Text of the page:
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FEATURE Why the Wallabies were always destined to fail

Why the Wallabies were always destined to fail
7 months ago

Eddie Jones has finally fallen on his sword and resigned as the head coach of the Wallabies. It would be a stretch to call it the honourable way out for a man posting only two wins in nine attempts in a World Cup year, but the notion of honourable action in Australian rugby packed its bags and headed for the hills a long, long time ago.

Jones’ background refrain had been an acceptance of ‘full responsibility for performances on the field’, but increasingly it has sounded like a siren-song, pulling the genuine, but unwary supporter of Aussie rugby into shore, only to be dashed on the rocks of a subtle shifting of the blame.

At the Coogee homecoming presser after Australia’s inglorious World Cup exit, it was very much the system to blame:

“You’ve got a team that was struggling for a period of time, you’ve got underneath it a system that’s not supporting it and at some stage you bottom out.”

Two days before Jones resigned, he was still selling the same story:

“Look, I take responsibility for the bad results. But I don’t take responsibility for 20 years of decline of Australian rugby. And that’s what’s trying to be pinned on me: 20 years of decline.”

Eddie Jones, Head Coach of Australia, speaks to the media prior to the Rugby World Cup France 2023 match between Australia and Portugal at Stade Geoffroy-Guichard on October 01, 2023 in Saint-Etienne, France. (Photo by Chris Hyde/Getty Images)

It had all been so different at the beginning of 2023. RA chairman Hamish McLennan could scarcely contain his glee at scoring the ‘coup of the year’ by hiring Jones just after he had been sacked by the RFU. There was nothing to restrict his employment back home:

“When we heard there was a non-compete [clause], we said: ‘Really?’

“There is no way I wanted someone like Eddie to go to one of my big competitors.

“His global knowledge of the game and our opposing sides is second to none. We didn’t want a rampaging Eddie on the loose.”

Eddie was going to give the All Blacks a bit of hurry-up in the Bledisloe and Australia stood a great chance of winning the World Cup. Only three weeks before the World Cup in France began, with Australia having failed to chalk up a single ‘W’ in the first four matches of the new Eddie Jones era, McLennan was still doubling down on his big gamble:

“He’s an excellent coach, he’s one of the world’s best coaches. He’s got three teams into the final of the World Cup, a 73 per cent win-rate with England, anyone who goes against Eddie is foolish.”

What was the underlying issue behind Australia’s dismal performance at the 2023 World Cup? In a phrase, ‘lack of experience’.

By the time the Wallabies had been routed by Wales in their key Pool C game, 40 points to 6, both men had been proven as wrong as it is possible to be in their rugby judgements. It mattered not one whit. McLennan again, upon return to Australian shores:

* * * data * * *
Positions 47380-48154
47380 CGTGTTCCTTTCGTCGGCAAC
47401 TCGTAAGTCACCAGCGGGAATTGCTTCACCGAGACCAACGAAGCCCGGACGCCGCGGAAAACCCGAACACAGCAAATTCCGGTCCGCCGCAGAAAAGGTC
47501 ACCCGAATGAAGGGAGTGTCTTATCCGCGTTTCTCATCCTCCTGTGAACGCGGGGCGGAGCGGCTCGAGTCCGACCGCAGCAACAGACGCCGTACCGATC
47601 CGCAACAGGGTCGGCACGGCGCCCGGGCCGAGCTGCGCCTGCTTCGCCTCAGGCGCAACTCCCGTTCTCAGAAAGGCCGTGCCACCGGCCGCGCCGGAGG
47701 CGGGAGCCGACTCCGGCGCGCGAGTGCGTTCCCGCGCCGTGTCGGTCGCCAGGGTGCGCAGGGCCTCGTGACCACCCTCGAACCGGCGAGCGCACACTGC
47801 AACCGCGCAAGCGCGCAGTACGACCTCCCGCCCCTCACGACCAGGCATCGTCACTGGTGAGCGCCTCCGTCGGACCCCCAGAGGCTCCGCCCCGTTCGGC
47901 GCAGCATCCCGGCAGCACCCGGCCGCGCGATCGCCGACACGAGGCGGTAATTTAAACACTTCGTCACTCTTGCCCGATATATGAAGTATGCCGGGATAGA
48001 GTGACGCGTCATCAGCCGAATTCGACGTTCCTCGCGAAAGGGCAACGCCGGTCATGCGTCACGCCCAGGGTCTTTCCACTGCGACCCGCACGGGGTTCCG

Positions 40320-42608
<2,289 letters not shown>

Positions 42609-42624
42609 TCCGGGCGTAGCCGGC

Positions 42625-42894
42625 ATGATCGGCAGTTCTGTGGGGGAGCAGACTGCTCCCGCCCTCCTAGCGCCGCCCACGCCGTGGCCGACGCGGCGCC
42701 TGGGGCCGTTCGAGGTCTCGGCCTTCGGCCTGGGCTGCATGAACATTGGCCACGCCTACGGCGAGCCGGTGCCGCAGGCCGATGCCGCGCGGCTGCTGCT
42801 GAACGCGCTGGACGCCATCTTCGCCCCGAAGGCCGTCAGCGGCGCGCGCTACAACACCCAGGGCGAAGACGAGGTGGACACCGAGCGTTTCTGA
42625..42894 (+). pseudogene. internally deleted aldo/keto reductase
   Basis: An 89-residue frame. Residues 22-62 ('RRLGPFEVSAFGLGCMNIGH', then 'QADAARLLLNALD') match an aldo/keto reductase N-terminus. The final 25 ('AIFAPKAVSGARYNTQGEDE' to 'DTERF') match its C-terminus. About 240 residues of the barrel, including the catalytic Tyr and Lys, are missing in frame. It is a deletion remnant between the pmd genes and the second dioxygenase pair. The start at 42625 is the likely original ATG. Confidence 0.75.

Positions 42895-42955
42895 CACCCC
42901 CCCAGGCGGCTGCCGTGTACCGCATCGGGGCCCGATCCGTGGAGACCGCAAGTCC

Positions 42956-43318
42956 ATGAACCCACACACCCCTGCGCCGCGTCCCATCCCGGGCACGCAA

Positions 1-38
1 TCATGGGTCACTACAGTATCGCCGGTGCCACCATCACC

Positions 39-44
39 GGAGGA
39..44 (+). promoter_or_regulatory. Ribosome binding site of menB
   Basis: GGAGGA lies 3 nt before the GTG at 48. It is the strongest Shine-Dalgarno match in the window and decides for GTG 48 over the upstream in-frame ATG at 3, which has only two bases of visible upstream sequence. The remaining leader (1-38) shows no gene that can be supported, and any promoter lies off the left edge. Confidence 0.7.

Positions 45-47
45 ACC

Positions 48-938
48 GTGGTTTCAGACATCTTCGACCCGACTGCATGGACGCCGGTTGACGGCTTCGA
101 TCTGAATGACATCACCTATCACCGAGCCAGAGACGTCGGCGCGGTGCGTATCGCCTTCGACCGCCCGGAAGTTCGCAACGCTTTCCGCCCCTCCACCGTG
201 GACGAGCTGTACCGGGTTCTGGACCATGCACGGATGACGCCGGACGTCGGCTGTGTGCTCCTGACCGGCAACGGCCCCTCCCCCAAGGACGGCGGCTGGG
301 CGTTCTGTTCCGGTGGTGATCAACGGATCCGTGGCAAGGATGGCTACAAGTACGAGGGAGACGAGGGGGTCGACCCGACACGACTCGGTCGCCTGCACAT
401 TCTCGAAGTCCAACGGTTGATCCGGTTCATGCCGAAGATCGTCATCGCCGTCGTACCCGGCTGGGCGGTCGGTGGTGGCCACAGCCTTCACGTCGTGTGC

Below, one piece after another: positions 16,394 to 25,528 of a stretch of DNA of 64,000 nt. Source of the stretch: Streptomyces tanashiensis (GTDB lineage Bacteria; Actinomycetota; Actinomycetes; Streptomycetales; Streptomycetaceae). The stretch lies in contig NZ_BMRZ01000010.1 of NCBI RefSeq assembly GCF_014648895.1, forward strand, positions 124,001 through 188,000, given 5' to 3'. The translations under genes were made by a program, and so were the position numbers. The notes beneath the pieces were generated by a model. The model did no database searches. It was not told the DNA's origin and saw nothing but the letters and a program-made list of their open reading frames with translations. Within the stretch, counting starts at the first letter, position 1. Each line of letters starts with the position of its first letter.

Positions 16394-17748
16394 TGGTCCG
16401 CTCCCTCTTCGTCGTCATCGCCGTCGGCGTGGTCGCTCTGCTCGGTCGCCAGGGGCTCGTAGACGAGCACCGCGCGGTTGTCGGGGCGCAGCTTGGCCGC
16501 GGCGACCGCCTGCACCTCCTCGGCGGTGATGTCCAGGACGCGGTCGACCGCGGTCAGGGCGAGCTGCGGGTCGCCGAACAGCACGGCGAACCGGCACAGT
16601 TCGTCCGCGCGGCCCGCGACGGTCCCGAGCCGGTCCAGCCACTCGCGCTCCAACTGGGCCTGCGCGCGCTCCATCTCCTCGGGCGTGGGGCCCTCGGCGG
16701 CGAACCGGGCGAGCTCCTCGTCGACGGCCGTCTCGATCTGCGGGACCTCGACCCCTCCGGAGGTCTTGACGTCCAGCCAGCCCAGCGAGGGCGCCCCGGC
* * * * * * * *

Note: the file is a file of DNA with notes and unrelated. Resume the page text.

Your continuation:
“I think we are better than we were three years ago, even though the World Cup performance was terrible… We inherited a bit of a burning mess.

“Whether Eddie was the right call or not, I think that’s almost irrelevant now – because the system’s broken, and we need to fix it.”

As an exercise in passing the buck or burying your head in the sand, that was as masterful as it gets.

What was the underlying issue behind Australia’s dismal performance at the 2023 World Cup? In a phrase, ‘lack of experience’. Although he has been three years in the job as RA chairman, Hamish McLennan has no previous rugby experience – his background is in digital advertising and the media, and he was an executive vice-president at Rupert Murdoch’s News Corporation.

Eddie Jones is perhaps the most experienced elite-level head coach in the world, but much more attention needed to be paid to the group of assistant coaches he would be able to recruit to work with him before he was hired. One of the main reasons for Jones losing his job with England was the deterioration of his support staff after the tournament in Japan. After the high watermark of reaching the 2019 World Cup final, all of John Mitchell, Scott Wisemantel and Steve Borthwick fell by the wayside, one by one, and their replacements were never of the same calibre.

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Former Wallabies coach Dave Rennie and assistant Dan McKellar at Wallabies training. (Photo by Hannah Peters/Getty Images)

Dave Rennie’s excellent support group scattered like alarmed seagulls on an MCG cricketing outfield after Jones’ arrival: Wisemantel withdrew into the shadows of casual consultancy, Laurie Fisher bounced back to the Brumbies, and Dan McKellar took up a plum role as the head coach of Leicester Tigers in England.